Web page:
The Shame of Ireland
Religious orders can avoid getting the consent of the Charity Commissioners when they are transferring protected property if they conduct deals under canon law instead.
The orders have been advised that canon law is considered a separate jurisdiction and once a transfer complies with its constitution, it does not have to go through Irish legal procedures.
There are strict rules under canon law governing how property is kept and passed on. For this reason orders have typically preferred to deal with the Charity Commissioners.
While the property of individual provinces is considered their own under canon law, all sales above certain thresholds must be authorised by a diocesan bishop or the Holy See.
In order for sales to be allowed, they must also comply with rules of each congregation. Even if an order ceases to exist, only the Holy See can authorise redistribution of its assets.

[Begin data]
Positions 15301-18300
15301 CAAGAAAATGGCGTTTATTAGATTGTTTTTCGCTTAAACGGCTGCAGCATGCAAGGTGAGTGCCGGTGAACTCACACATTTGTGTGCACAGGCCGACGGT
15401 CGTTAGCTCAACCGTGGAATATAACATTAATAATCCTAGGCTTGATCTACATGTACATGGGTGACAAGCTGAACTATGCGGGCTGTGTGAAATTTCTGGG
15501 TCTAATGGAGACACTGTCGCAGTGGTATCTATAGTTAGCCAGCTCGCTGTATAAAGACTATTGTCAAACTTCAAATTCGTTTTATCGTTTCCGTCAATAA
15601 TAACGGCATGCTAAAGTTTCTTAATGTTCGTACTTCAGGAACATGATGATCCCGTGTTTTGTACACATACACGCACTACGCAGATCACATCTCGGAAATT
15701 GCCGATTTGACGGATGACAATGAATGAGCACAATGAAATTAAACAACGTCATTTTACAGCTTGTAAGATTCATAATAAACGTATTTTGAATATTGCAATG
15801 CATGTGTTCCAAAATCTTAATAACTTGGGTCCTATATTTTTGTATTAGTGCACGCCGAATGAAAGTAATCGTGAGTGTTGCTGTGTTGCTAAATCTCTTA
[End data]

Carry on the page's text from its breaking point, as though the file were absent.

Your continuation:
The religious orders received a number of briefings on their property assets and portfolio prospects ahead of the formation of the new charities legislation.
The orders had expressed concern that all of their properties, even those separate from the provision of frontline services, would be subjected to the watch of the Charity Commissioners.
At the Association of Bursars of Religious Institutes annual conference in 2007, the legal speaker advised them that the best option was to vest property in the name of individual members in their baptismal name.
This would not need to be brought to the attention of the Charity Commissioners.
However, separate conference papers describe the difficulties orders have with canon law, and members of religious orders cannot sell the property as it is still controlled by the order.
However, if bank loans and mortgages are required, it is likely the relationship between the order and the individual would need to be identified.
Add a Comment